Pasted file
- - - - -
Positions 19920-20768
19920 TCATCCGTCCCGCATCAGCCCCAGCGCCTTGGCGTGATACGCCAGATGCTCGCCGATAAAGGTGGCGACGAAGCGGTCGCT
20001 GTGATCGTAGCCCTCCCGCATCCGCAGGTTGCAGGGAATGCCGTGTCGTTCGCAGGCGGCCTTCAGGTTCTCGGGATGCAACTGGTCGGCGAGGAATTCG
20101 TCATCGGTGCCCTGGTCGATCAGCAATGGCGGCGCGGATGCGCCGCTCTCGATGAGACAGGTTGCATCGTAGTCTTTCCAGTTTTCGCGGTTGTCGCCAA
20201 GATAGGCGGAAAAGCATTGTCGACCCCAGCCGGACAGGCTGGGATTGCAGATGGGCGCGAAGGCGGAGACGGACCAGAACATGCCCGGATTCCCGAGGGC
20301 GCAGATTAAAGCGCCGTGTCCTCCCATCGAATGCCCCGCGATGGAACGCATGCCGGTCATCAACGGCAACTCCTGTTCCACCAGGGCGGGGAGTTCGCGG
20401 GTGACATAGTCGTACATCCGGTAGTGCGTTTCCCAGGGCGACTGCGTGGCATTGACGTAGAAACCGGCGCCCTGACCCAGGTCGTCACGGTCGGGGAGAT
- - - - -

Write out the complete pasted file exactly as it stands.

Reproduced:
Positions 19920-20768
19920 TCATCCGTCCCGCATCAGCCCCAGCGCCTTGGCGTGATACGCCAGATGCTCGCCGATAAAGGTGGCGACGAAGCGGTCGCT
20001 GTGATCGTAGCCCTCCCGCATCCGCAGGTTGCAGGGAATGCCGTGTCGTTCGCAGGCGGCCTTCAGGTTCTCGGGATGCAACTGGTCGGCGAGGAATTCG
20101 TCATCGGTGCCCTGGTCGATCAGCAATGGCGGCGCGGATGCGCCGCTCTCGATGAGACAGGTTGCATCGTAGTCTTTCCAGTTTTCGCGGTTGTCGCCAA
20201 GATAGGCGGAAAAGCATTGTCGACCCCAGCCGGACAGGCTGGGATTGCAGATGGGCGCGAAGGCGGAGACGGACCAGAACATGCCCGGATTCCCGAGGGC
20301 GCAGATTAAAGCGCCGTGTCCTCCCATCGAATGCCCCGCGATGGAACGCATGCCGGTCATCAACGGCAACTCCTGTTCCACCAGGGCGGGGAGTTCGCGG
20401 GTGACATAGTCGTACATCCGGTAGTGCGTTTCCCAGGGCGACTGCGTGGCATTGACGTAGAAACCGGCGCCCTGACCCAGGTCGTCACGGTCGGGGAGAT